Conference Proceedings | J Oral Health Dent. 2017;1(S1):A019 | Open Access
Successfully Transitioning a Ventilator Dependent Spinal Cord Injured Patient to Eating 14 Months Post Injury – A Case Presentation
Morgan S and McRae J
The Royal National Orthopaedic Hospital, The London Spinal Cord Injury Centre (LSCIC), London, UKPDF
Introduction: Dysphagia following cervical spinal cord injury (CSCI) is under-reported and under recognised. Left untreated this can have a devastating impact on attempts to wean from mechanical ventilation (MV), increase respiratory infections, hospital length of stay (LOS), and negatively impact on patients quality of life (QoL). This case report will examine approaches to swallowing assessment & rehabilitation by a specialist team for a 43yr old patient who sustained a spinal cord and brain injury following resection of a subependymoma C3-T3 spinal tumour.
Methods: The patient was admitted to the LSCIC 14 months post injury, at which time he was ventilator dependent, nil by mouth (NBM), and non-verbal. Baseline measures of respiratory & swallow function were made. Instrumental swallow studies; FEES and VFSS, were used for assessment, therapy and as biofeedback tools, and will be discussed. An intensive targeted swallow therapy programme was initiated alongside respiratory interventions via the tracheostomy team.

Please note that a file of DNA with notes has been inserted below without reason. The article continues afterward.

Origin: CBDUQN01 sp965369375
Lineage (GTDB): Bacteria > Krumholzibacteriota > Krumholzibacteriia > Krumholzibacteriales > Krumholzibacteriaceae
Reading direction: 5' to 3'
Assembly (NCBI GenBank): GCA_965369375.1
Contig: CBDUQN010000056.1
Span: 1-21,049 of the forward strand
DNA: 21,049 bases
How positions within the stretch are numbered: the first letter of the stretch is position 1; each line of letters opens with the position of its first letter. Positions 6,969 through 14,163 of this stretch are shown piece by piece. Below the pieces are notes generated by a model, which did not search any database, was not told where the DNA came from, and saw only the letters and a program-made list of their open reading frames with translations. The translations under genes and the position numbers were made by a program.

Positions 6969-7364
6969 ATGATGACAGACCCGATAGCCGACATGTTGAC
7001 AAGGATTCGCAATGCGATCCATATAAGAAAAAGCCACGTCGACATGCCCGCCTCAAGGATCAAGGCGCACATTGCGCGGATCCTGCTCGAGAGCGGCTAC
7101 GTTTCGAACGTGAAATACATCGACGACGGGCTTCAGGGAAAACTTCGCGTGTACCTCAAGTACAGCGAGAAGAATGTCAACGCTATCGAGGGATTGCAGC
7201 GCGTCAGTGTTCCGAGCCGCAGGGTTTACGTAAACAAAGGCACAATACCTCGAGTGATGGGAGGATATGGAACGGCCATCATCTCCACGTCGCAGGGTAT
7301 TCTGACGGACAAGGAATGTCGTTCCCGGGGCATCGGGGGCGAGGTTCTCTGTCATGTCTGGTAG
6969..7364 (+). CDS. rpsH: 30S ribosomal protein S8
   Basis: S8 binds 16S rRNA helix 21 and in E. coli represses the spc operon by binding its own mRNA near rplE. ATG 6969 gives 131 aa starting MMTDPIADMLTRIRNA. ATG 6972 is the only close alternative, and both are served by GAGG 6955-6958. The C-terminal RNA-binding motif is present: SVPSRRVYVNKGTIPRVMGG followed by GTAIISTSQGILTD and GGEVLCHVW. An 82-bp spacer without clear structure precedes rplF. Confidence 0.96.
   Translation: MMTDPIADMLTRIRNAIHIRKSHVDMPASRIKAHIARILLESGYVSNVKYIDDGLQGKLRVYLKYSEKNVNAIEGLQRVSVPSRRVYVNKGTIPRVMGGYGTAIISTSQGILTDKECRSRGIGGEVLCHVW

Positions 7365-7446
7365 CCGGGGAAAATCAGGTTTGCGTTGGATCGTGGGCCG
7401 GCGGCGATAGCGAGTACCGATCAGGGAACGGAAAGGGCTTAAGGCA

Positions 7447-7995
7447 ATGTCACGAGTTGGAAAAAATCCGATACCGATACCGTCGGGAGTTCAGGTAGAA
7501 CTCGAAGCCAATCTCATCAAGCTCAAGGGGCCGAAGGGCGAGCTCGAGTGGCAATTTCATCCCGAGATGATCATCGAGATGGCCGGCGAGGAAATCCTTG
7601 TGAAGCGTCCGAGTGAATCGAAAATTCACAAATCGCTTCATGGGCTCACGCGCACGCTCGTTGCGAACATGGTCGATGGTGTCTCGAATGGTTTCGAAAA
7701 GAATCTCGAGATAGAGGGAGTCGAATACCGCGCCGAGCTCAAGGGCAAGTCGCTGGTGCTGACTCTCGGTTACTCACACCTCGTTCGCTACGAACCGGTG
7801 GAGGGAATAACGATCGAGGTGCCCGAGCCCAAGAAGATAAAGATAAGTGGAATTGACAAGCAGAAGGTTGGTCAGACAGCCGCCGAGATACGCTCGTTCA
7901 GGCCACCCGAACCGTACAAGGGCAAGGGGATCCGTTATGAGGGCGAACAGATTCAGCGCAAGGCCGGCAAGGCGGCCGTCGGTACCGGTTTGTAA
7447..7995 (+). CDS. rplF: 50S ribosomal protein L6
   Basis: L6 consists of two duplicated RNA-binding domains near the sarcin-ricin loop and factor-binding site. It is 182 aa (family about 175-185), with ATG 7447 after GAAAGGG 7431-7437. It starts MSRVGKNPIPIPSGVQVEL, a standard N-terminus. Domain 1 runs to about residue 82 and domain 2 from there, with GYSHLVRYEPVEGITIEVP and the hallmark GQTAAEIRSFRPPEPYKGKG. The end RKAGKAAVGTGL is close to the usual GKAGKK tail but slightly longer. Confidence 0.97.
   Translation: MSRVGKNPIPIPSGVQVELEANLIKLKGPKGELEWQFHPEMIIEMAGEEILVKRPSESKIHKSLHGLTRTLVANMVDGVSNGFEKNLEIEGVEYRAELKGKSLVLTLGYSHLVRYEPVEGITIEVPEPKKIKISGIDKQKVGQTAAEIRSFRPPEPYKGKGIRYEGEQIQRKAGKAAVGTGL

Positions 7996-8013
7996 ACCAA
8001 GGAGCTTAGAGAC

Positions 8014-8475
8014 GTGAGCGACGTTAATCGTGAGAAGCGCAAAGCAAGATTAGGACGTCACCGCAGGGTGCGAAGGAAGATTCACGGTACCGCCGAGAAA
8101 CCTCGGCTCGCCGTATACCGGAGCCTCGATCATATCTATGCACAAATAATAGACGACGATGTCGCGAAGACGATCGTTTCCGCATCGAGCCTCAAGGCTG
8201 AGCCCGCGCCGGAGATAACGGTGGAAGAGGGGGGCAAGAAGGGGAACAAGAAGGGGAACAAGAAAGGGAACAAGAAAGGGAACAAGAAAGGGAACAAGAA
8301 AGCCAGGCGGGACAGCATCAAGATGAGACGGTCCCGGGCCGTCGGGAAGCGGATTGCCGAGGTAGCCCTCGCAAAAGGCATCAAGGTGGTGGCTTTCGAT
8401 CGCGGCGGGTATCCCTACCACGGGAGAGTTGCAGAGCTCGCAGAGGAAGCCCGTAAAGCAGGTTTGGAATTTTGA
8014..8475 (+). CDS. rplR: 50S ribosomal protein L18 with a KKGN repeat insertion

Results: On Admission 28.10.2014: Ventilator status: mechanical ventilation 24/7 via cuffed tracheostomy tube Swallow status: NBM, copious oral and chest secretions. Nutrition via PEG Communication: Non-verbal. Head nods. Exploring AAC On discharge 10.03.2015: Ventilator status: Self ventilating during the day (12 hours), cuff deflation, speaking valve in situ Swallow status: eating 3 x meals per day, soft easy chew textures. Self-feeding with assistance Supplementary PEG feeds.
Conclusion: This case presentation demonstrates the value of intensive input from a specialist team. Accurate assessment and targeted interventions can improve swallow function, ventilator weaning, and verbal communication, even post-acute injury.